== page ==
Most of the members of the Democratic foreign policy establishment share the views of the most important China hawk in the Trump government: Matt Pottinger, who however has just resigned after the storm on the Capitol, incidentally one of the few members of the Trump team who still has a bipartisan reputation intact. Certainly the new National Security Advisor, Jake Sullivan, shares Pottinger's views. Jake shows himself, at least in my conversations with him, to be very engaged with our Asian allies and concerned about the balance of power in Asia. And now that I have heard that the Pentagon's Asian expert Kurt Campbell will become the "Asia Czar" of the Biden government, I am even more hopeful.
Jake Sullivan places an emphasis on diplomacy and treaties. He is known as the chief architect of Obama's Iran deal. Is that not very different from Mike Pompeo's approach?
There are treaties with both Iran and China which I would consider quite effective. It's not a matter of treaties in the abstract. It is a matter of what has to happen to achieve certain goals. It always comes down to the details and whether both sides intend to abide by the treaty. But here there is something specifically American: it takes two thirds of the Senate to ratify a treaty. So the US can't enter into treaties very often. So administrations tend to make Executive Agreements, which are not and cannot be binding for future presidents. That's what happened with the Iran Accords and the Paris Accords. And now that the Iranians had the experience of signing the JCPOA under Obama, only to have the Trump government withdraw .... well, one can imagine that other countries will be somewhat reluctant to believe that a commitment from one president is a commitment from the United States. Thats going to be a big problem.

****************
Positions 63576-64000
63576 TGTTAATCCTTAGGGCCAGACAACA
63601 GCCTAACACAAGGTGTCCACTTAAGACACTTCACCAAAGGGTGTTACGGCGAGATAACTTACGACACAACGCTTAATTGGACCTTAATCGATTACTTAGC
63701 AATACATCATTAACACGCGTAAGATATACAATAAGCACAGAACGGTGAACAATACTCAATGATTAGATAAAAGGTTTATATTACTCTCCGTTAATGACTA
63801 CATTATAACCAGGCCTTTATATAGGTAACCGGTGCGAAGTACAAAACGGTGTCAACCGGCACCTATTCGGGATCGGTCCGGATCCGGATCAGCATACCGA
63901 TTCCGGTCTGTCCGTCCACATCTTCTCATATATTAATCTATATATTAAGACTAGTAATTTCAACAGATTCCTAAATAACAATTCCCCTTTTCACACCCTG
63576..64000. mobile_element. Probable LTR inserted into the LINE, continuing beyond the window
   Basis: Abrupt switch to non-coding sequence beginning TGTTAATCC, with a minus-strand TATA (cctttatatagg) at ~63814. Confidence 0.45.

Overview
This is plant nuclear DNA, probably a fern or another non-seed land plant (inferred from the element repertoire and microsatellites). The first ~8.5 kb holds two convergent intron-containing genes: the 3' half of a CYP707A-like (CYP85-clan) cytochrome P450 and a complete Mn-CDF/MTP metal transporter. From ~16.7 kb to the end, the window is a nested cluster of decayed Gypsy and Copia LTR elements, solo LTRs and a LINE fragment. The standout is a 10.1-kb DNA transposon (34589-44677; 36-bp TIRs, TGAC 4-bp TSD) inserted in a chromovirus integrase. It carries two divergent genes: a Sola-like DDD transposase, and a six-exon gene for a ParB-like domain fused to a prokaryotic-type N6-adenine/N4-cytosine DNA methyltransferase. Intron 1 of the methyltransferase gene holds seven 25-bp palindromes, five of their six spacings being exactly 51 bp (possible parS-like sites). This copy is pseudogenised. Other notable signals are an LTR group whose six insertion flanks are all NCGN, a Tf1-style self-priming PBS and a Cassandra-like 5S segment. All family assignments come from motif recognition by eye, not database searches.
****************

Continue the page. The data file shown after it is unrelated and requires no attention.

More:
Do you think that such developments portend more or rather less globalisation in the future?
Globalisation is not just what we have since 1990. We have had globalisation since the 16th century. Since then countries have become more and more intertwined. But that is not the same thing as the end of conflict. It is naive to assume that globalisation is the instantiation of a peaceful utopia. To the contrary, globalisation itself is a source of new conflicts between countries. Globalisation is both inevitable and creative but also destructive.
But do you think that even a beneficiary of globalisation like China will concentrate more on internal markets in the future?